Advancing Basic Science for Humanity
2018 Neuroscience Citation
|The Norwegian Academy of Science and Letters awards the
2018 Kavli Prize in Neuroscience to:
A. James Hudspeth
Rockefeller University, New York, USA
University of Wisconsin, Madison, USA
Collège de France/Pasteur Institute, Paris, FRANCE
|"for their pioneering work on the molecular and neural mechanisms of hearing."|
HEARING IS AN IMPORTANT SENSE that contributes to human communication. The three Kavli Prize laureates used complementary approaches to unravel the mechanisms by which nerve cells transform sounds into electrical signals. This process is performed in the inner ear by sensory receptors called hair cells. The unique cellular, molecular and biophysical properties of these cells enable them to detect small air vibrations across a wide range of frequencies. The electrical signals generated by hair cells are then transmitted into the brain, allowing them to be interpreted as language, music, or noise.
James Hudspeth has provided the major framework for our understanding of the process that transduces sound into neural signals. Extending from each hair cell is a bundle of fine processes that act as sensors. Hudspeth used ingenious methods to reveal how sound-induced vibrations, which set the hair bundle in motion, evoke an electrical response in the hair cells through a direct mechanical connection between the hair bundle and ion channels. He also revealed how sound signals, which can be extremely small, are amplified within the inner ear.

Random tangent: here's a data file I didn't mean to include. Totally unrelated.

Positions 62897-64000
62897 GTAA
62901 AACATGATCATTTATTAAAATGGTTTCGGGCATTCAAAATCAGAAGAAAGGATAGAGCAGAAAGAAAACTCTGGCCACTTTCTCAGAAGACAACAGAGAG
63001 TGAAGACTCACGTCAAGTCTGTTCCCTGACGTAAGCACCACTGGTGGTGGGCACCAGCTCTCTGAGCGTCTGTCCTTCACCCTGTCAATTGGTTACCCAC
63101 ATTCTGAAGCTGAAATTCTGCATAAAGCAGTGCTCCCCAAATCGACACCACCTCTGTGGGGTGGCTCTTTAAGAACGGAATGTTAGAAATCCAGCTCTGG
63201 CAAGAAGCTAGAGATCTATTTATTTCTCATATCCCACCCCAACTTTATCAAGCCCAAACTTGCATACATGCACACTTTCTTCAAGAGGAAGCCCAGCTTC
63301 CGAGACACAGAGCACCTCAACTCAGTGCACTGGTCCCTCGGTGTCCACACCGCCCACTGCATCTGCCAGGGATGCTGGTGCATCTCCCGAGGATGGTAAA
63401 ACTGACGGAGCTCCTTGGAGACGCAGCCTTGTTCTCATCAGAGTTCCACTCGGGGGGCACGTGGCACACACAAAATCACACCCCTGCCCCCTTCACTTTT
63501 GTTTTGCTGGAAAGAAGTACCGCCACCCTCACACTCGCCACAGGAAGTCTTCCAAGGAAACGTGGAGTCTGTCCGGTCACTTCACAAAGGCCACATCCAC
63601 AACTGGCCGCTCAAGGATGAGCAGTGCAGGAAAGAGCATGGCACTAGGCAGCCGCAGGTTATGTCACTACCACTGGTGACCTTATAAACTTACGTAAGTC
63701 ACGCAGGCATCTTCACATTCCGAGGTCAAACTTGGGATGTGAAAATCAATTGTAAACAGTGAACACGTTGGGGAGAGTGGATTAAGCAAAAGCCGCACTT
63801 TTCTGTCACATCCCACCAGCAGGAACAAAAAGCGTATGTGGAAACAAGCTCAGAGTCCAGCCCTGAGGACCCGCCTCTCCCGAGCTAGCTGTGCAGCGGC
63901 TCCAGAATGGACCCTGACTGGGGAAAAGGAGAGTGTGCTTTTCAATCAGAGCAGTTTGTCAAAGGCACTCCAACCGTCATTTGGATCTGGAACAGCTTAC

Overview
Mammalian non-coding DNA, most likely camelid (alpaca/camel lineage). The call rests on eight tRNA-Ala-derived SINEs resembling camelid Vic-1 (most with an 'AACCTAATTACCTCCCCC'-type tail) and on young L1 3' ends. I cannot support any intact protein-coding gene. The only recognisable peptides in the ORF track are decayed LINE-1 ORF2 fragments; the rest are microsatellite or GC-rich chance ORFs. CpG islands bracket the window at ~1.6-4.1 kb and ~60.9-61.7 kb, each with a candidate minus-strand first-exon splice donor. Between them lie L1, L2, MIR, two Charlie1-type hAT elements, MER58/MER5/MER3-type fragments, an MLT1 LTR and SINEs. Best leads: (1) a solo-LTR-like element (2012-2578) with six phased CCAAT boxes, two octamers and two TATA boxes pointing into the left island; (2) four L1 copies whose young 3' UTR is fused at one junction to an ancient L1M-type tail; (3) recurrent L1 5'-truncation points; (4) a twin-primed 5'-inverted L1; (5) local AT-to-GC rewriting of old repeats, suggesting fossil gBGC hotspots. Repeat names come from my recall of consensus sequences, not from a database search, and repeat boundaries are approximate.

Robert Fettiplace has made fundamental contributions to our understanding of sound transduction and demonstrated that each hair cell in the cochlea of the inner ear is sensitive to a specific range of sound frequencies. His experiments revealed that hair cells are organized along the cochlea in a pattern that reflects their frequency selectivity. Using sensitive physiological measurements and theoretical modeling, he discovered that this selectivity reflects an intrinsic electrical property of the cell, set by the density and kinetics of its ion channels that induce a resonance at a particular frequency.
Christine Petit has explored the genetics of hereditary deafness in humans and identified more than twenty genes that are required for hearing and inner ear development. She elucidated the mechanisms through which these mutations cause hearing deficits, thus illuminating the unique biology of hair cells and informing deafness diagnosis and counseling. Several of the genes she identified form major components of the hair cell mechanotransduction machinery. Collectively the breakthroughs made by this year’s Kavli Prize laureates have unveiled the molecular and cellular mechanisms that underlie hearing and deafness.